photo credit: David A. Lee
After two disruptive, difficult years, dining out in 2022 felt almost, well, normal again. Outdoor dining structures lost their novelty and started to blend in like they’d always been there, restaurants operated with fewer disruptions, and eating out got so popular that getting a table at any good new restaurant was close to impossible. It’s no surprise that our guide to The Most Difficult Reservations And How To Get Them was our most popular new piece of content this year.
A relative return to normalcy, however, didn’t mean things were easy. With food costs at historic highs, both diners and restaurants stared down the reality of $20 cocktails and $40 entrees.
At The Infatuation, we brought ratings back after putting them on pause for a year and a half. With so much changed in the restaurant world, we started fresh rather than repopulating, and spent just as much time checking back in on old favorites as we did discovering new spots. So far, we’ve rated and re-rated over 4,000 restaurants.
Along the way, we spotted a handful of interesting shifts in the restaurant world. Here are five of the trends we noticed and liked in 2022.
We were sad to see certain restaurants close over the past few years, but pleased to see some of them resurrected in ‘22. This took different forms. There were the straightforward, comeback stories like LA’s beloved Here’s Looking At You, which essentially picked right up where it left off, reopening in the same space after a two-year closure. In the case of NYC’s Maialino and Masalawala, we saw successful restaurant groups take shut-down spots and reopen refreshed, rethought versions in entirely new spaces. Others were revamps under new ownership, like Monkey Bar in Midtown NYC, where the iconic space was kept intact, but updated with a new menu. The Au Cheval burger in a legendary midtown space? Smart. S&P, meanwhile, took over the famous Eisenberg’s space in NYC’s Flatiron, honoring its history, but under a new name.
The Rise Of The Dinner Party Restaurant
After all that time cooped up inside, a lot of people were excited to flex their extroverted sides this year by eating in restaurants where both food and personal space are meant to be shared. Across the country, restaurants structured as permanent supper clubs or always-on dinner parties popped up, and became hot reservations. At Her Place Supper Club in Philadelphia (our top-rated new spot in that city, a 9.1), everyone sits at the same time, and you’re encouraged by the chef to introduce yourself to the strangers’ surrounding tables. Awesomely, there were also two notable, always-full supper club-style restaurants specializing in inventive takes on Nigerian food: Department of Culture in NYC and Ilé in Los Angeles.
New Cultural Mashups That Are Full Of Personality
At LA’s Pijja Palace, you’ll find a sports bar, located in a former podiatry clinic known for its cult-status billboard on Sunset Boulevard, that serves green-chutney topped (you guessed it) pizzas, as well as tandoori spaghetti, dosa onion rings, and curry-dusted chicken wings. Yes, it’s “American bar fare through an Indian lens,” but it’s also a personal expression of the owner, of his experience growing up in LA, and a creative, original idea. It’s also a sh*t ton of fun. So is Bonnie's, in Brooklyn, which serves what the chef calls “my version of Cantonese food as an American-born Cantonese chef.” Both of these places aren’t concerned with some textbook, food TV version of “authenticity,” knowing their own experiences are equally compelling—and probably more legitimately “authentic.” Also of note: KG BBQ in Austin, the brainchild of a Cairo-born chef who fell in love with Texas barbecue and infused Egyptian flavors into it.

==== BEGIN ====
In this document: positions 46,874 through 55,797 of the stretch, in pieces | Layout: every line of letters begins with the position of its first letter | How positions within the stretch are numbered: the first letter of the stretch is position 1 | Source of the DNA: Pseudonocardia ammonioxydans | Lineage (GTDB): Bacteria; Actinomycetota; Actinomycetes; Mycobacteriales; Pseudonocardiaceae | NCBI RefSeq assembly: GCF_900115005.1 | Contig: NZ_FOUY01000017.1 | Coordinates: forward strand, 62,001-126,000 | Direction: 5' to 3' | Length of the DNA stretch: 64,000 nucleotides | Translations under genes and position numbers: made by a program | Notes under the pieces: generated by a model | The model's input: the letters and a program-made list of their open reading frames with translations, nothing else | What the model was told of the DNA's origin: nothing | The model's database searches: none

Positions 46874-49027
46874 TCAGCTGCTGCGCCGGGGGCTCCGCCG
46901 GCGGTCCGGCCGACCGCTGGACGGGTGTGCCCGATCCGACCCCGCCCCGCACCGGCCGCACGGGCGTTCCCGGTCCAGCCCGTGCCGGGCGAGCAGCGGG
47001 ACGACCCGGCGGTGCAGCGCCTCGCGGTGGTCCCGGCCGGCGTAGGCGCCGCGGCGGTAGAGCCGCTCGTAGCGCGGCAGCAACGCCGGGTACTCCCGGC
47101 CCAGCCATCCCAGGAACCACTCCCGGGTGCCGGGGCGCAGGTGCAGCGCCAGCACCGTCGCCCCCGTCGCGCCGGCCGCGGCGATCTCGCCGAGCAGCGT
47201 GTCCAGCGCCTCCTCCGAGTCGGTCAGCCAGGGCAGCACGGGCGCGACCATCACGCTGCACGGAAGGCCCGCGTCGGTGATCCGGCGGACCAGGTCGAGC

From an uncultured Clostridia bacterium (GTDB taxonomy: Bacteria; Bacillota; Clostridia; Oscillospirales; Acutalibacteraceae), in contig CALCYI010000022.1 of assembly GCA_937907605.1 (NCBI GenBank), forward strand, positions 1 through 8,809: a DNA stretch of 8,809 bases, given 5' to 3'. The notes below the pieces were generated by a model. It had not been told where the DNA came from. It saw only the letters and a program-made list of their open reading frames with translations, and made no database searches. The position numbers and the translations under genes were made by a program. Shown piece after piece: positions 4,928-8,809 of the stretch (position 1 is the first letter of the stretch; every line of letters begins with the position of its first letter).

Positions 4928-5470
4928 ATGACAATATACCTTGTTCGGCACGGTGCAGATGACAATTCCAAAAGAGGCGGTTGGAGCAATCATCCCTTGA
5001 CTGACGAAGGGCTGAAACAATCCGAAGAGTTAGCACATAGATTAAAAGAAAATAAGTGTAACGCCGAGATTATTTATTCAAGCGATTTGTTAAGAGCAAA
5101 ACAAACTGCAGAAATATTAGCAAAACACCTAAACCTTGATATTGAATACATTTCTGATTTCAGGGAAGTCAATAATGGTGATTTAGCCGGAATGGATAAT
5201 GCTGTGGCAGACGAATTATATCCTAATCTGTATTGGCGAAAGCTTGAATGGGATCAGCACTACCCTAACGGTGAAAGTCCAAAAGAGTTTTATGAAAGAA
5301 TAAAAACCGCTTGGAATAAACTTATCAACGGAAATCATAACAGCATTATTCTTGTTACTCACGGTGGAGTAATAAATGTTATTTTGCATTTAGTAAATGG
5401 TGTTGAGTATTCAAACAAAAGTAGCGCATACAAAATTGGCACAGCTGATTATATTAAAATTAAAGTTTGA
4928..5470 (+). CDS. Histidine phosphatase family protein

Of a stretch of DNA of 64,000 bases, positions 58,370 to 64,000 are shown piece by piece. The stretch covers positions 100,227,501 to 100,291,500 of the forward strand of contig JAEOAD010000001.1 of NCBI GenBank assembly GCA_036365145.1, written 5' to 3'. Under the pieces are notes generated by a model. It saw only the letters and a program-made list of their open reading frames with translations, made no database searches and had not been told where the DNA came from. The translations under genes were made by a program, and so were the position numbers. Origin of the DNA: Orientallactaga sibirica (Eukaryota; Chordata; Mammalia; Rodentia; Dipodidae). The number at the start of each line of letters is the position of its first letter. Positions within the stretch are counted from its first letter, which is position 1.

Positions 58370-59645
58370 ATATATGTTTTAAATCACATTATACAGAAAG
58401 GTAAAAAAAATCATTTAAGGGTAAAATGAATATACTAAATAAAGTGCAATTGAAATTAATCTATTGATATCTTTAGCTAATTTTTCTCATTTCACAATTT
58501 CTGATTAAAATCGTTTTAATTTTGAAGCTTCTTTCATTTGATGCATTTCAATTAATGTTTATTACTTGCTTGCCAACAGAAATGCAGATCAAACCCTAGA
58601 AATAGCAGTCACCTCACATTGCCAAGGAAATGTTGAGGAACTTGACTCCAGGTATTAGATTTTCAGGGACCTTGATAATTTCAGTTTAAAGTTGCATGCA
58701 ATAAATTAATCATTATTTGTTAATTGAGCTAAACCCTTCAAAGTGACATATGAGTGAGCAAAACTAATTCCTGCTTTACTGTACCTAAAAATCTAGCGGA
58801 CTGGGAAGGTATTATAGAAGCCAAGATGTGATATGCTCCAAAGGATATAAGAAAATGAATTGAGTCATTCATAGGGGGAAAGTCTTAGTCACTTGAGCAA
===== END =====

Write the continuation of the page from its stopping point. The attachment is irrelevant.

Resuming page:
There’s Good Pizza Everywhere
All year, I’ve heard our writers across the country talk about pizza. The pizza capitals of New York and Chicago continued to pump out new pies, but it felt like a transformative year for pizza in other cities. Interestingly, a lot of the action revolved around [insert city]-style pizza making a splash away from home. Miami Slice and Outta Sight brought a new level of New York-style pizza to Miami and San Francisco. In LA, Phoenix’s legendary Pizzeria Bianco opened up an outpost, while Pizzeria Sei brought a Tokyo-inspired approach. Pecan Square, an all-around Italian restaurant in Austin, takes its inspiration from San Francisco, and Seattle’s West of Chicago, unsurprisingly, makes midwestern-style pies. We have no intellectual explanation for this trend, but we like it.
Former Restaurant Waste Lands Are Now Restaurant Havens (Thanks To Real Estate Developers)
A few years ago, we would have been surprised to hear that both Rockefeller Center and the area around Penn Station are now home to some of the hottest restaurant openings. For that, we can thank real estate developers, who realized that restaurants are bona fide attractions that define spaces and neighborhoods. So some of Downtown Manhattan’s coolest, hardest-to-get-into spots, like Frenchette and King, now have midtown counterparts in the form of Le Rock and Jupiter. And so far, they’re surprisingly great. Overall, it seems like a win for everyone.